Stand on a street corner just about anywhere in Seattle, ask passersby about the city’s primary election and you’ll hear the same thing again and again.
In Othello. In Ballard. At University Village. In South Park. Many voters are concerned about housing costs and homelessness, which makes sense.
Seattle declared a homelessness emergency six years ago, and large numbers of people are still living in tents. The median sale price for a house is nearing $1 million, while the COVID-19 pandemic has saddled some renters with debt and eviction fears.
Less clear to many voters is how City Hall should handle Seattle’s most pressing challenges and which candidates can be trusted to make progress.
Some residents know whom they’re choosing in the races for mayor, City Council and city attorney, and they told Seattle Times reporters who visited four different neighborhoods to speak with voters this past week. More are undecided, with ballots due Aug. 3.
Homelessness and housing costs dominated responses in a recent poll that asked likely primary voters to describe their priorities for Seattle’s next mayor. In anonline poll conducted this month for the Northwest Progressive Institute, 68% of respondents mentioned homelessness in answering the open-ended question and 13% mentioned housing costs.
Some voters want to see new leaders at City Hall, while others value experience. Many are at sea, grasping for answers. As of Friday, 5% of Seattle ballots had been returned.
“I don’t know how we’re going to deal with the housing and homelessness situation,” said Paula Johnson, a 47-year-old former librarian visiting University Village. “But it’s definitely on my mind.”
Every 10 minutes, trains pull into South Seattle’s Othello light-rail station, where shiny new apartment buildings rub shoulders with pho restaurants and beauty salons in strip malls.
William Wallace, a public health adviser who lives near the station, said Tuesday he was just starting to research the mayoral candidates.
“I’m looking for someone to help the homeless population,” particularly with mental health and substance abuse services, the 22-year-old said. “Being out in the city and seeing [homelessness] everywhere, we have to try harder.”
Wallace said he was interested in mayoral candidate Andrew Grant Houston, a 32-year-old architect who wants to site 2,500 tiny houses for people experiencing homelessness and who has accumulated rent debt during the pandemic. “He understands that people are struggling,” Wallace said.
For Ashley Carpitcher, the election is connected to homelessness in a personal way. The 47-year-old is voting for Colleen Echohawk, who helped secured an apartment for Carpitcher in Othello.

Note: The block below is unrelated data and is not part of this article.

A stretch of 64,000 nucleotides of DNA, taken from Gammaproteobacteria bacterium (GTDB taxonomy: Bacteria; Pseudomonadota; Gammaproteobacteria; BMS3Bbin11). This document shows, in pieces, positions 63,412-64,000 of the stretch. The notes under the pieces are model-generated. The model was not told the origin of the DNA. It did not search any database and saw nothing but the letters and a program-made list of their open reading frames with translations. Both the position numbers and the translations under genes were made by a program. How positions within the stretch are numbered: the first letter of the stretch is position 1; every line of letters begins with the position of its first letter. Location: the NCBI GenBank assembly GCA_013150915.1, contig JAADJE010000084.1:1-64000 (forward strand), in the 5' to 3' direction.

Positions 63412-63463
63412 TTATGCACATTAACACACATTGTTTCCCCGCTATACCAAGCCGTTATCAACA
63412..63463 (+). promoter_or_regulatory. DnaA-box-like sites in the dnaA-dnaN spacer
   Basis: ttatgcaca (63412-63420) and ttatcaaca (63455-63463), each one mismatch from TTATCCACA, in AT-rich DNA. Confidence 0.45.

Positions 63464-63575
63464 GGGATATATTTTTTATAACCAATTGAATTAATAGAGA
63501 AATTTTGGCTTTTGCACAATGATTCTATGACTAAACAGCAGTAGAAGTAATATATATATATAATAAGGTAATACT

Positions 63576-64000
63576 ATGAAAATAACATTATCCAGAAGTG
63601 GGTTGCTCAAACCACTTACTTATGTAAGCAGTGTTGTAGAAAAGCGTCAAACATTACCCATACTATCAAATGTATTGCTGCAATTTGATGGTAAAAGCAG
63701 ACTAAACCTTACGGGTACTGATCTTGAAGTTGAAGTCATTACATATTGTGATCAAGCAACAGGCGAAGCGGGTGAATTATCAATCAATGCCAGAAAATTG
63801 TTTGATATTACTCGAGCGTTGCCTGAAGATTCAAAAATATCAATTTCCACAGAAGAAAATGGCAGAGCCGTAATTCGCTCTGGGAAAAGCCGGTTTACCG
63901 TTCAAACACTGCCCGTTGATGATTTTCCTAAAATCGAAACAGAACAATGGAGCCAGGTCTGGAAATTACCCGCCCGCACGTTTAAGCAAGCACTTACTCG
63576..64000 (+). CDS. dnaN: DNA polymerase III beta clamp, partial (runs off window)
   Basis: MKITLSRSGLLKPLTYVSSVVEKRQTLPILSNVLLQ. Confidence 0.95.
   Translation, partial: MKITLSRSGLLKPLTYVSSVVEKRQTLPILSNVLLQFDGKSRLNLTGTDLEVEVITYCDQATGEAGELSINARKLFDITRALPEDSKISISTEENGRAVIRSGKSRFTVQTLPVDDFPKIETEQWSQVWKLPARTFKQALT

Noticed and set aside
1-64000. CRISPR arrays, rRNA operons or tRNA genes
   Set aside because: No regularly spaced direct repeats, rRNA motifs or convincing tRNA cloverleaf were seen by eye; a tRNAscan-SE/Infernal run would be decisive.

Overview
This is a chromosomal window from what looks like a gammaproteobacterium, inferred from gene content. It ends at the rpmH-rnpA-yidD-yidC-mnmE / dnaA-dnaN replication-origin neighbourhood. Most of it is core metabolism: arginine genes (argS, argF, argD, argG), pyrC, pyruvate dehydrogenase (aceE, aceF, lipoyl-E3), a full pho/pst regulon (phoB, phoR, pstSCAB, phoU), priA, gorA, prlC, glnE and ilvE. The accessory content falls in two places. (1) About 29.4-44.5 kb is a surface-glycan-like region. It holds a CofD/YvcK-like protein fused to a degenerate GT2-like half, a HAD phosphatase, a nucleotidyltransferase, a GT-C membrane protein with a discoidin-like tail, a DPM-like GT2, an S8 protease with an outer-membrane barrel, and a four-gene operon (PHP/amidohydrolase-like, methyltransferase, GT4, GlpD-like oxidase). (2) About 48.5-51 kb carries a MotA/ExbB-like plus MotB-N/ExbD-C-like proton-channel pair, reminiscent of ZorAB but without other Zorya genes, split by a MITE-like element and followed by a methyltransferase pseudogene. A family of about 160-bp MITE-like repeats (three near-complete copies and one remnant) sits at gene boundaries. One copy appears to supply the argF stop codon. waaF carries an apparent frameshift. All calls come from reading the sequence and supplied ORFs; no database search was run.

Carpitcher and her children had been living on the streets. Until recently, Echohawk led the Chief Seattle Club, a nonprofit that works with Native people.
“I know Colleen because I saw her every day. I would go shower [at the Chief Seattle Club],” said Carpitcher, who just started a job with the nonprofit. “Colleen is one of those people who helps people.”
Jesse Robbins, a 39-year-old stay-at-home dad at Othello Park, is looking for leaders who understand that zoning changes can combat homelessness by allowing more apartments to be constructed.
“Making sure that everyone, up and down the economic spectrum, has a place to live,” said Robbins, who’s considering Council President M. Lorena González for mayor, among other candidates.
Not every voter is focused on homelessness. Sanjiv Doreswamy lives near the Othello light-rail station and works at the Rainier Valley Community Development Fund, which lends to small businesses and nonprofits. He’s voting for former Council President Bruce Harrell.
“Seattle politicians need to be a little more business-friendly and a little less crazy,” said the 49-year-old.
Seattle’s stringent labor standards have raised costs for small businesses, said Doreswamy, calling Harrell a “pro-business” bridge builder.
Abi Moussa, 25, is less concerned about the city’s business climate. The day care worker thinks teachers, students and renters deserve “more support,” perhaps from higher taxes on large corporations and wealthy people like Amazon boss Jeff Bezos.
“Why can [Bezos] go to space? Where else could that money have gone?” Moussa said, walking past Othello Park with a friend.
When a heat wave struck last month, Christal Yuen worried about unsheltered people in Ballard, where she lives, and across Seattle. The city set up cooling centers, but the website editor thought people living outside might not know where to go.